Much has changed since the 1960s, when newspapers ran "Help Wanted - Male" ads offering higher pay for men than for women doing the same work. Back then, women were discouraged from careers in medicine and law and were virtually barred from skilled trades.
In the 1970s and '80s, the segregation of jobs by gender declined as women moved into traditionally male jobs. From 1983 to 1997, the proportion of employed women who worked in managerial and professional occupations increased from 23 percent to 32 percent. More than 25 percent of lawyers and physicians are now female.
But even as women break into jobs that were formerly male bastions, they are still paid less. "There is a pay gap in every job category," says Karen Nussbaum, director of the working women's department at the AFL-CIO in Washington.
Discrimination. "Discrimination is clearly still a factor in the labor market today, and that is why enforcement efforts are very important," says Ms. Herman.
At least one-quarter of the wage gap is the result of differences in pay between men and women "working in similar jobs and establishments," according to a study published this year by economists of the National Bureau of Economic Research in Cambridge, Mass.
For example, Jones and other female "custodians" who vacuum and dust inside congressional suites contend that their work is the same as that of the male "laborers" who wash the hallways and polish the brass banisters outside. "We do just as much work as the men, and they get paid more," Jones says.
In addition to holding down women's pay, discrimination prevents women from being hired and promoted into better-paying jobs.
Finally, gender biases long entrenched in wage structures continue to hamper efforts to increase wages for what was once unpaid "women's work," such as child care, says Ellen Bravo, head of the 9 to 5 National Association of Working Women in Milwaukee. "Women's work has been devalued," she says.
Given the long-term trends in women's work experience, education, and inroads into male occupations, some experts anticipate that the wage gap will continue to shrink, albeit slowly and unevenly. "It is clearly a work in progress, but we've come a long way," says Herman.
Still, advocates of equal pay stress that without stronger and better-enforced antidiscrimination laws, it will be difficult to close the gap.
The Equal Pay Act of 1963, which now covers women in most jobs, prohibits pay disparities between men and women who are performing work under similar conditions that is "substantially equal" in skill, effort, and responsibility.
The reach of the law is limited, however. Men and women must work in the same establishment; hiring discrimination is not covered; exceptions are made for seniority and merit systems; and the maximum compensation is double three years' back pay.
As a result, plaintiffs in equal-pay lawsuits often also bring claims under Title VII of the Civil Rights Act, which more broadly prohibits sex discrimination and allows damages of as much as $300,000.
Enforcement of the law is also lacking, partly because it is difficult for people to learn how much others earn. "The key is having the data," says Jocelyn Frye, director of legal and public policy for the National Partnership for Women and Families, an advocacy group in Washington. "A lot of times people don't have access to information that will allow them to know whether they are being paid unfairly."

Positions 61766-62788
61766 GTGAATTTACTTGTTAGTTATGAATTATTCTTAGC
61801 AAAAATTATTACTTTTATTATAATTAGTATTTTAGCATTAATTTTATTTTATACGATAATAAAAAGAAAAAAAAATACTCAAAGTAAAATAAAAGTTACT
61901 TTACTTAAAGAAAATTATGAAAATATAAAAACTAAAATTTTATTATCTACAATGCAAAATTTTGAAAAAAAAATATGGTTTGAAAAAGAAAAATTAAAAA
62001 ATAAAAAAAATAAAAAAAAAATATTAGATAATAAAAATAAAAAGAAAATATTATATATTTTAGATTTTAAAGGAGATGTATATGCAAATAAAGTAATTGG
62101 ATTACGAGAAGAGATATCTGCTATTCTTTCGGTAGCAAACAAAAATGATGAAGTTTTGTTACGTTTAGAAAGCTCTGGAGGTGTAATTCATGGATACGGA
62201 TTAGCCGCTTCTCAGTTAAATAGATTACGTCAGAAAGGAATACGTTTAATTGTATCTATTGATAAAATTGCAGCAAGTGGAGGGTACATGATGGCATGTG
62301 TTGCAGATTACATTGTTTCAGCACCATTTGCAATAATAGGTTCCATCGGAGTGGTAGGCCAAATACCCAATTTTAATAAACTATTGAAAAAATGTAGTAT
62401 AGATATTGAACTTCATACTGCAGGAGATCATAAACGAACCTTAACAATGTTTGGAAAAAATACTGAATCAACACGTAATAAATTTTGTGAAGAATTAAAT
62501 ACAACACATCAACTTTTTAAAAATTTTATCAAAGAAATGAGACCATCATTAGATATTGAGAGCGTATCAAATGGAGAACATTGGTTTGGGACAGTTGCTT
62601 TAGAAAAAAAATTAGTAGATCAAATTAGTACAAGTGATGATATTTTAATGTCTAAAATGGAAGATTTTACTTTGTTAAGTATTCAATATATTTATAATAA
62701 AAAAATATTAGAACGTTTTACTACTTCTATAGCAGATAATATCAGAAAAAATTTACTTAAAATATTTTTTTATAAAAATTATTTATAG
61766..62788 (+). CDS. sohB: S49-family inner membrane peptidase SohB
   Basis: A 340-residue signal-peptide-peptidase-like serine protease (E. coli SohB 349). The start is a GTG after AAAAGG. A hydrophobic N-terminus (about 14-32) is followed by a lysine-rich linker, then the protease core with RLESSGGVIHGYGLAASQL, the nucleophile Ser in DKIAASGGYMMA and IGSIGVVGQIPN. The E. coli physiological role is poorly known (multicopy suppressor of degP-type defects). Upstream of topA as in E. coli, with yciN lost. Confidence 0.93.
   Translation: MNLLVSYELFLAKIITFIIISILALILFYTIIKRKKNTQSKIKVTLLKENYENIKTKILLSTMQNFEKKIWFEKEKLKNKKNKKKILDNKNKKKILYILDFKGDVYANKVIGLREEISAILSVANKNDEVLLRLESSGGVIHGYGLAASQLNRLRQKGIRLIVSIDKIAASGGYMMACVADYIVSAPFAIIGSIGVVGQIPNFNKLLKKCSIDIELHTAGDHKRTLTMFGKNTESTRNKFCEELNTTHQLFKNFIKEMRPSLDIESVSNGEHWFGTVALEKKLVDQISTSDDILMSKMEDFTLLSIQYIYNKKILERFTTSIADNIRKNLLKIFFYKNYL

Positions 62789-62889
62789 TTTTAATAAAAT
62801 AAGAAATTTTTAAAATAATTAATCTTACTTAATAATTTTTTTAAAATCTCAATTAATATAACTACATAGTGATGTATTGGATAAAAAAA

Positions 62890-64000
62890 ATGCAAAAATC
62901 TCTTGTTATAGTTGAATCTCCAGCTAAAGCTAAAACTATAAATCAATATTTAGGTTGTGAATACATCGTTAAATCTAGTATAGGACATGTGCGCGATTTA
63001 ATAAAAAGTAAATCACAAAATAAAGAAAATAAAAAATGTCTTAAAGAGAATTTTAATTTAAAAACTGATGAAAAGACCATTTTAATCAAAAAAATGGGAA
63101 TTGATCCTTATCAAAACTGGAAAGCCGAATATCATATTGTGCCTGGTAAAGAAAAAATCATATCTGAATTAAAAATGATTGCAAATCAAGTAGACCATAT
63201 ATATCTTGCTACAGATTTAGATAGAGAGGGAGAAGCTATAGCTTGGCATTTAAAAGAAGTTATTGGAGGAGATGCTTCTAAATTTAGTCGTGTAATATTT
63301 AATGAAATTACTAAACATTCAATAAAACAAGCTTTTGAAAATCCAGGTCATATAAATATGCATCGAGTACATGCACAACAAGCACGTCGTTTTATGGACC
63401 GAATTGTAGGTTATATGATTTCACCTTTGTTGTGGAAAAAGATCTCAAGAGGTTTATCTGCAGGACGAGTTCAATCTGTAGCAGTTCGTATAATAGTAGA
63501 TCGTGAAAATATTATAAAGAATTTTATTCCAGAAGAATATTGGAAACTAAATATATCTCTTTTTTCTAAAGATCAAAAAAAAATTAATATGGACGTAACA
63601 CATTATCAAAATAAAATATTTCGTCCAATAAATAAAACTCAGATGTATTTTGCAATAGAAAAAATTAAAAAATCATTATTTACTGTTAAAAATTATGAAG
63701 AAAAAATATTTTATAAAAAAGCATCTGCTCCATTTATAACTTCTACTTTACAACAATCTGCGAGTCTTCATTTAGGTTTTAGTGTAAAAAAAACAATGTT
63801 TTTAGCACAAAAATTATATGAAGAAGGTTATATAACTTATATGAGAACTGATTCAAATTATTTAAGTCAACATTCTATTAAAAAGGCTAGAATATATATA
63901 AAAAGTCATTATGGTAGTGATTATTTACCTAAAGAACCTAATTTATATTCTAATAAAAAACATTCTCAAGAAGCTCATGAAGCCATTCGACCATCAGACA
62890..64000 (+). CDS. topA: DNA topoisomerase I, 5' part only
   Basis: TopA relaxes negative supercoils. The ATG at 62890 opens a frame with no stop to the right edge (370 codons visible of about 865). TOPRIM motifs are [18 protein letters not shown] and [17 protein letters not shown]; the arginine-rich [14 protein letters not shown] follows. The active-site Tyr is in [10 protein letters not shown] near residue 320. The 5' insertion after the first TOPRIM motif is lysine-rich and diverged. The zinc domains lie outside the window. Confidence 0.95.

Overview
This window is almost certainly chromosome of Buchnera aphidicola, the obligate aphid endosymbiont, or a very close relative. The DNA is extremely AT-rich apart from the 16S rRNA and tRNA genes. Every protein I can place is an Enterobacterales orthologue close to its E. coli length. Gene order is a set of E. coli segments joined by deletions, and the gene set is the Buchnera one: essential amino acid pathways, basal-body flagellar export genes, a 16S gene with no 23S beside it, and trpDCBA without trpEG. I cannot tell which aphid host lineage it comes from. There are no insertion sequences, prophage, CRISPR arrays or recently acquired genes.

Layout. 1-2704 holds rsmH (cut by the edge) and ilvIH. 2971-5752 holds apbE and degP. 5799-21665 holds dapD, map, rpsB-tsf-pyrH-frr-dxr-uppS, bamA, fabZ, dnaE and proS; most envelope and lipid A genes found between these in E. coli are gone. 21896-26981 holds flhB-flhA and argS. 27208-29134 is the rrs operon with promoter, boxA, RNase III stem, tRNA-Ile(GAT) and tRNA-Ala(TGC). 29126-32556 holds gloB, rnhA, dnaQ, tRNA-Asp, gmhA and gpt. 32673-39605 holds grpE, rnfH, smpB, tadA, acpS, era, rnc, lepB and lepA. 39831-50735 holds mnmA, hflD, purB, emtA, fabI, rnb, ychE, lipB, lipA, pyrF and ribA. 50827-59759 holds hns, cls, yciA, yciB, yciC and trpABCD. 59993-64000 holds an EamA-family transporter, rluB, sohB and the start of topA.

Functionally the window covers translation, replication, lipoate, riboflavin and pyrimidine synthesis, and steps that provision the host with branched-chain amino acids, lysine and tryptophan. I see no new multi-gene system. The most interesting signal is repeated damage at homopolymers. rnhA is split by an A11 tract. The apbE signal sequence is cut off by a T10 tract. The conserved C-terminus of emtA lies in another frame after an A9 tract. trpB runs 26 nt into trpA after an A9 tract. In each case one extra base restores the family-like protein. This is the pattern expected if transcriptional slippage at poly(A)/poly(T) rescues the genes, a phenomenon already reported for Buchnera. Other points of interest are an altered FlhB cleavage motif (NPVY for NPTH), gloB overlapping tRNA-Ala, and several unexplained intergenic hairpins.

Over the past 12 years, the Equal Employment Opportunity Commission (EEOC), which holds enforcement authority for the Equal Pay Act, has filed only 164 cases, resolved 251 lawsuits, and recovered some $16 million. Hampered by understaffing and underfunding, the EEOC often takes more than a year to resolve a case.
Federal and state legislative initiatives aim to strengthen laws against pay inequity in several ways.
The Paycheck Fairness Act, which has been introduced in the Senate, would combat pay discrimination by bolstering EEOC resources, allowing higher penalties and compensation for violations of the Equal Pay Act and lifting gag rules imposed by employers who forbid employees to discuss wages with co-workers.
Meanwhile, equal-wage advocates are seeking federal legislation that would make it illegal for employers to pay part-time workers - the majority of whom are women - at a lower hourly rate than they pay full-time employees doing the same job.
And more than half the states have taken action or passed legislation since the 1980s to create a principle of "comparable worth," eliminating wage disparities between traditionally male and female occupations, such as janitor and clerical worker. A Fair Pay Act bill with similar aims has been introduced in both houses of Congress.
For Jones and her female co-workers, winning the right to unionize in 1996 gave them a weapon for combatting alleged wage discrimination by the Architect of the Capitol (AOC), a federal body that oversees all House and Senate buildings. The AOC declined to comment on the case, which is expected to go to trial in 1999.
"I've known about the wage gap for years, but we didn't have the backing or unity to do anything about it," says Jones, who this January was elected chief shop steward in her union. "It was like whispers in the night," she says. "Nobody heard."
Women in the Workplace
How women have fared in six professions:
Judges in states' highest courts
1985: 23 / 1997: 78 (actual number)
1975: 24.7% / 1995: 34.6%
1972: 2.0% / 1997: 13.3%
1964: 4.9% / 1997: 11.1%
1983: 2.1% / 1996: 1.4%
1986: 1.4% / 1997: 4.9%